Wayne Cook
December 15, 2009

In the Beginning: Points and Condenser-Based Ignitions
With the distributor cap off you will see the points and condenser. The condenser is an electrical capacitor that can store a small amount of current. When the points begin to open, current, flowing through them, seeks an alternative path to ground. It will try to jump across the gap of the points as they begin to open and this would eventually cause damage to them. To prevent this from happening the condenser provides an alternative path to ground. It's not really a ground but functions as one for a short time. By the time the condenser is saturated with this residual electricity the points are far enough apart so that the small amount of remaining voltage won't be able to jump across.

Ignition Upgrades:Electronic Ignition
There are many modern alternatives out there that eliminate the troublesome variables inherent in a mechanical system. As mentioned earlier, the Pertronix Ignitor is just one of several available that will eliminate dwell and gap concerns completely. This photo shows a complete Pertronix replacement distributor for a 351W engine.

Another factor that affects service life of the points is mechanical wear. There is a rubbing block on the points that is in contact with the distributor cam and this block wears down over time. Hence, the points require periodic adjustments to compensate for this. There are two ways that the points can be measured to see if they need an adjustment. One way is by measuring the gap between the open points when the rubbing block is on the high point of the distributor cam. The other way is by measuring the dwell electrically. The dwell is the length of time measured in degrees of distributor cam rotation that the points stay closed. On our classic Ford cars there is no dwell window in the distributor cap to allow for an adjustment while the engine is running. The points are adjusted with the engine off and the distributor cap removed. A feeler gauge is used to measure the point gap at the open position. The points are loosened and moved slightly to achieve the desired gap adjustment and then retightened in the correct position. Once the distributor is reassembled, the engine is run with the dwell meter attached. Any further adjustment will require a repeat of the procedure. Measuring dwell is much more accurate than setting the points with a feeler gauge alone.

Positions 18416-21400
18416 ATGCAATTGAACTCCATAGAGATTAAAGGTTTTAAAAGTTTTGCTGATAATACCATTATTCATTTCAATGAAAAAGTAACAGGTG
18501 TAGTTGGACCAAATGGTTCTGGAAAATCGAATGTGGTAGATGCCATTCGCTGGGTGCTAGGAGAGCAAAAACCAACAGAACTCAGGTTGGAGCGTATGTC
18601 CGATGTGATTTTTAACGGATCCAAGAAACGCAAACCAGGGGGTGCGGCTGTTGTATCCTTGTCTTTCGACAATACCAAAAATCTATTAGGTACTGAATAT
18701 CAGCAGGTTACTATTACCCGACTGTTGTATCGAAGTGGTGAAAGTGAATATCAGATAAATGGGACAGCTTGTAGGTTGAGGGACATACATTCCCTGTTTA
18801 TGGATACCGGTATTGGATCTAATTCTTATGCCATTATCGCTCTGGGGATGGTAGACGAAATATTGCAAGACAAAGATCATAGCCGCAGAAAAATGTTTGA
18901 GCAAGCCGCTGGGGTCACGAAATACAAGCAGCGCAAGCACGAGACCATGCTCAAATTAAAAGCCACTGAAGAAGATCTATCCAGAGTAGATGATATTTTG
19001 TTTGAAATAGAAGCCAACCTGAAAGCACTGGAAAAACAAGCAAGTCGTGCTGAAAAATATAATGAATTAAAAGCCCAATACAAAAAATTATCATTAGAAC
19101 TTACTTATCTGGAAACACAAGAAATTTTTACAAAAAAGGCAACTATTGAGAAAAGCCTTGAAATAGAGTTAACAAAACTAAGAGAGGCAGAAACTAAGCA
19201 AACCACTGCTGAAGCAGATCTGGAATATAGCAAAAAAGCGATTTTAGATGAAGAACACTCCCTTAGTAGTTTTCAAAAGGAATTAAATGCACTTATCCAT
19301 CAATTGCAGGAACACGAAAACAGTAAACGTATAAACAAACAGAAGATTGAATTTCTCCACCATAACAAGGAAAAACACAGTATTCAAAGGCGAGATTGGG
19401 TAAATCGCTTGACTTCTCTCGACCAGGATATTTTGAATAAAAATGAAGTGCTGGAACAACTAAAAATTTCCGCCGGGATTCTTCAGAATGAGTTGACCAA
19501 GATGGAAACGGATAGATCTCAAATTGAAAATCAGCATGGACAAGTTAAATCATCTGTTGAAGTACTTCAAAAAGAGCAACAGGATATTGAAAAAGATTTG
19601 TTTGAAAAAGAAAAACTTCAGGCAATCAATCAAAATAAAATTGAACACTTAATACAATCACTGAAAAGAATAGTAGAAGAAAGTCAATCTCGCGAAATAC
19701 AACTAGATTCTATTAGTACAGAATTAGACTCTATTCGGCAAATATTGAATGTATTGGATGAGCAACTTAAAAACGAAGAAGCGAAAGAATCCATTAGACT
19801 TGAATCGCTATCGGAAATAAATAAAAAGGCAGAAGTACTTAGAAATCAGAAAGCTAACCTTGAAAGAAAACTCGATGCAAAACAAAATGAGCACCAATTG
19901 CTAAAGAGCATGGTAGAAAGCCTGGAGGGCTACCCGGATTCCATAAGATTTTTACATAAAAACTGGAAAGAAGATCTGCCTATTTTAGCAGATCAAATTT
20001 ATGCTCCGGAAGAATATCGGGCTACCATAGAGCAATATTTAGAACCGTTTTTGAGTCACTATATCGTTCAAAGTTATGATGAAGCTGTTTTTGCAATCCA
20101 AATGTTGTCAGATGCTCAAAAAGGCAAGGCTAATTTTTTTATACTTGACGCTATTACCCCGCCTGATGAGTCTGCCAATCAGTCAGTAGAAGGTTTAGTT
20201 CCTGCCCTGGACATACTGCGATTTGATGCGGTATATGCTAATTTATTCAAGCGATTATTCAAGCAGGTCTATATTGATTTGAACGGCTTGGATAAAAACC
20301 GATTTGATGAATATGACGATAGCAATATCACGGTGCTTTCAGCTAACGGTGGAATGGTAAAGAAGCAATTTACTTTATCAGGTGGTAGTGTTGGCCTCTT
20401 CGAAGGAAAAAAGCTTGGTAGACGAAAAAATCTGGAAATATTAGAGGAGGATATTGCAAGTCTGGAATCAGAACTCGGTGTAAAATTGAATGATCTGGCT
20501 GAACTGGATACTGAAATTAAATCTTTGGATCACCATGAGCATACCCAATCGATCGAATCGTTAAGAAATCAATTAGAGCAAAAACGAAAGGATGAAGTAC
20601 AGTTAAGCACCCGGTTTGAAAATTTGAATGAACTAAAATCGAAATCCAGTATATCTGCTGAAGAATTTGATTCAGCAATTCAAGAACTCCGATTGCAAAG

Engine Timing
On a complete tune-up for a classic Ford car, the points, condenser, and spark plugs would be replaced. With the new equipment in place the point gap would be set manually, the dwell checked, and the engine timing set to specifications. The timing is set by loosening the distributor hold-down clamp and rotating the body of the distributor. A timing light connected to the No. 1 cylinder is used to determine the timing adjustment. The light flashes each time the cylinder fires and the light is directed at the engine timing pointer, which has the harmonic balancer rotating beneath it. Marked on the balancer is a scale showing degrees of advance or retard of the engine timing in deviation from top dead center. A timing adjustment set "before top dead center" or BTDC, is an advanced setting. An adjustment with the engine running after top dead center, or ATDC, would be a retarded setting.

With the engine on TDC the No. 1 piston is at the top of its compression stroke. Rotating the distributor body changes the position where the points contact the distributor cam. Because the cam is geared to the engine rotation, this adjustment changes when the sparks occur with respect to the rotation cycle. Engine base timing on our classic Ford cars is usually set advanced (BTDC), between 4 and 16 degrees. While setting the initial or base timing is important for an engine to run properly, the timing needs to change depending on the speed of the engine and the load that it's under.

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